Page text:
By James Wright, Special to the AFRO, email@example.com
George Derek Musgrove, an associate professor of history at the University of Maryland, Baltimore County, was the guest speaker at the Ward 8 Democrats meeting on July 22 at the R.I.S.E. Demonstration Center in Southeast. Musgrove, one of the Washington area’s leading historians, is the co-author of the book, “Chocolate City: A History of Race and Democracy in the Nation’s Capital.” He told the 50 attendees of the meeting that the District’s history is deeply steeped in race.
“D.C. has been a Chocolate City since its inception,” he said. “Blacks, free and enslaved, worked on the building of the U.S. Capitol and other buildings and that was designed to keep White laborers in check. In the 1830s, D.C. became the only slave jurisdiction where there were more free Blacks than enslaved.”
“Chocolate City” chronicles the Black presence in the District before the country’s founding. Musgrove and his co-author, Chris Myers Asch, noted the nation’s capital is located where it is to appease the slave states of the new United States. The book talks about the struggles of free and enslaved Blacks in the antebellum District and during the Civil War.
It also talks about the progress and digression Blacks had during Reconstruction and the period after. In its final chapters, the book talks about the city becoming the first major urban center to have a Black majority in 1957, White flight in the 1960s, Home Rule in the 1970s and the rise, fall and rise of Marion Barry. The book ends with the defeat of Mayor Adrian Fenty by then D.C. Council Chairman Vincent Gray in 2010.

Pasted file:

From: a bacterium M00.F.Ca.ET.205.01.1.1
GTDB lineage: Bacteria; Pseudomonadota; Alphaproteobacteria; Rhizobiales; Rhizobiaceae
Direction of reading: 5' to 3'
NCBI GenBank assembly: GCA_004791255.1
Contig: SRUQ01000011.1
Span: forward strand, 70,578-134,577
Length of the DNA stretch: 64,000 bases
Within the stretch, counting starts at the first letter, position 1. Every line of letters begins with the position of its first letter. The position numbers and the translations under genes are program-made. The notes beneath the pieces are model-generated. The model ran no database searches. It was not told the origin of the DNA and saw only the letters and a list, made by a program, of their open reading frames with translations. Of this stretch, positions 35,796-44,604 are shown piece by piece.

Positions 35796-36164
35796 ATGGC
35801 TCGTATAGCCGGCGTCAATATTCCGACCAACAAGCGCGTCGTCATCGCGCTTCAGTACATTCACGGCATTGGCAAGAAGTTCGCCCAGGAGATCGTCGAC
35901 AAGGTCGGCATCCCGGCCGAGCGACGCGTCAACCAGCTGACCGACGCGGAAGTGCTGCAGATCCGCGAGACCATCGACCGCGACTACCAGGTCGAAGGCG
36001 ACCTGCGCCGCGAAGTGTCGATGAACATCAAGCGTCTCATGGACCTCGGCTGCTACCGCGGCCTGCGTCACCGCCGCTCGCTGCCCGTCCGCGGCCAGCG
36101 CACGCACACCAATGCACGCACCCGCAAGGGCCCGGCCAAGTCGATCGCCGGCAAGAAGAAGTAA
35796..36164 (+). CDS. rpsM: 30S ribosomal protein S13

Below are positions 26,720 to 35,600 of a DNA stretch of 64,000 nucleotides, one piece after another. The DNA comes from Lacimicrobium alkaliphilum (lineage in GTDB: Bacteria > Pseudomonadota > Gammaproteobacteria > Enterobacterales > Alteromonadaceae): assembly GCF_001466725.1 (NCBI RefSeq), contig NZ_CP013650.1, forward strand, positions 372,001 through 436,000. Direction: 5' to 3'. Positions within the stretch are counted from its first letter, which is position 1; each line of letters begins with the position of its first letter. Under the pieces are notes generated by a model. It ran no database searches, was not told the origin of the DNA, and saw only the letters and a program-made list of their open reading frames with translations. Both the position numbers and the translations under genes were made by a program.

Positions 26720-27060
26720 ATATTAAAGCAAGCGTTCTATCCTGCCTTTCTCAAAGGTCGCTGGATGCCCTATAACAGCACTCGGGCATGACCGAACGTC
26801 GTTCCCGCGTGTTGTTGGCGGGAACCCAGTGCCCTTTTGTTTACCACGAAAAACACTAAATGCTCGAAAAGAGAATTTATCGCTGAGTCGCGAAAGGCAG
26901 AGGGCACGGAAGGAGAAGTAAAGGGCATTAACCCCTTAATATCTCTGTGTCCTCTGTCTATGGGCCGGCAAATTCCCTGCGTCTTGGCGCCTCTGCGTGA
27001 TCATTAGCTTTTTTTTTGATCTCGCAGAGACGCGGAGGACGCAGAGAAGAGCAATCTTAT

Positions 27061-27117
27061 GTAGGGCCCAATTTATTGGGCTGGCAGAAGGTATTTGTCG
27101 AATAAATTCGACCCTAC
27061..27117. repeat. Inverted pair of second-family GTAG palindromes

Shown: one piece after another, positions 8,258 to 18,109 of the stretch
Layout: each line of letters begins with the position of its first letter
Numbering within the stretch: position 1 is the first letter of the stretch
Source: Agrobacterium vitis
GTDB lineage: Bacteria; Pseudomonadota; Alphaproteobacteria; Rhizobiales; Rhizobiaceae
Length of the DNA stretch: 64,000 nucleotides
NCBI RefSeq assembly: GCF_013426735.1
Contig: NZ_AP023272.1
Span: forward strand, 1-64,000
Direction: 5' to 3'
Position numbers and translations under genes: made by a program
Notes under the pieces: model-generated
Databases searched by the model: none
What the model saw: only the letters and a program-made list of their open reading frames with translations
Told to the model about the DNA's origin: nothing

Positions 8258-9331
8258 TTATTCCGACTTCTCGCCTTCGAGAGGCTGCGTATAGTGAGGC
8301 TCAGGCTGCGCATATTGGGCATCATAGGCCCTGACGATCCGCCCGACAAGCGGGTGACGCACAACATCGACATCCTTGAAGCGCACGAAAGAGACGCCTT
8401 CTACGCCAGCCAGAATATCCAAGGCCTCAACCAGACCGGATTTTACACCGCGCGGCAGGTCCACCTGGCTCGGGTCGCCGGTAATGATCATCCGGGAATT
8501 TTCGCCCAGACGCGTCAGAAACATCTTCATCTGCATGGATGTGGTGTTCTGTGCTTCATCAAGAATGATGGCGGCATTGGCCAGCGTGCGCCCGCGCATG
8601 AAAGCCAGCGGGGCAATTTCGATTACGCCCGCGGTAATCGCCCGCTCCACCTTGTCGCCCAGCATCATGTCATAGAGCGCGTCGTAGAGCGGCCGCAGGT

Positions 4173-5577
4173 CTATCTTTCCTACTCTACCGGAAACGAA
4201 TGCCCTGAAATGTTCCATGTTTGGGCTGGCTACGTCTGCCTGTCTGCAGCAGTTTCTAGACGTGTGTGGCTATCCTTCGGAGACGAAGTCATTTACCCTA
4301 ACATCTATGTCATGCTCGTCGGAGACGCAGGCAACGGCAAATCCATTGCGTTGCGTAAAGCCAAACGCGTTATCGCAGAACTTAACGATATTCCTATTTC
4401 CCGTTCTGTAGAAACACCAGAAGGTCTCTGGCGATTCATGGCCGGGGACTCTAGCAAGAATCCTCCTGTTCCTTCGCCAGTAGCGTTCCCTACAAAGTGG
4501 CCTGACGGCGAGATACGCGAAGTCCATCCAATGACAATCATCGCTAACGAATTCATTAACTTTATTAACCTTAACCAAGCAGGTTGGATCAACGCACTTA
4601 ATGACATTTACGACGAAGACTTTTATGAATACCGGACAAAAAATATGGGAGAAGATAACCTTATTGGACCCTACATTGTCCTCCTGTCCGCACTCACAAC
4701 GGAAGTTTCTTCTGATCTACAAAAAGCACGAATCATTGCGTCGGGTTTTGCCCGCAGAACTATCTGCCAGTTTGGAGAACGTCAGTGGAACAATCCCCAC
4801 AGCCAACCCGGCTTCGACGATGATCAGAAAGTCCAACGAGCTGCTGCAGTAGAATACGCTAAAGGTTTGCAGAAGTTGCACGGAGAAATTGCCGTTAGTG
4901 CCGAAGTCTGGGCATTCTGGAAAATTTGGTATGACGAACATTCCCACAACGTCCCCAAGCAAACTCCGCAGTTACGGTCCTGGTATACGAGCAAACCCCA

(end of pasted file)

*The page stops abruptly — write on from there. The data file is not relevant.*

Musgrove said the selection of “Chocolate City” in the title was deliberate. “We chose ‘Chocolate City’ for a title because Washington has always been a chocolate city, with a substantial number of Blacks living here,” he said.
Musgrove said another reason for the title is the strong African-American culture that has existed in the District since its founding, mentioning night clubs, Black musicians, and entertainers that had substantial influence in the city and throughout the nation.
“Culturally, Black folks were doing something special here,” he said.
The third reason for the moniker has to do with the politics surrounding the heavy Black presence. “Washingtonians of all colors want self-determination,” Musgrove said. “Advancements took place during and after the civil rights movement with the 1969 election of a school board and a non-voting congressional delegate in 1971 and culminating in Home Rule in 1973. All of these things took place even in the face of a growing Black population in the city.”
Musgrove told the AFRO that Barry, who was born in Mississippi and came to the District in 1966 as the chairman of SNCC, rose to power by paying attention to the needs of working class and low-income Blacks in the city.
“Barry knew how to count,” Musgrove said plainly. “While many Black politicians walked away from the Black empowerment message in the 1980s and 1990s, he never did and that is why he was so successful.”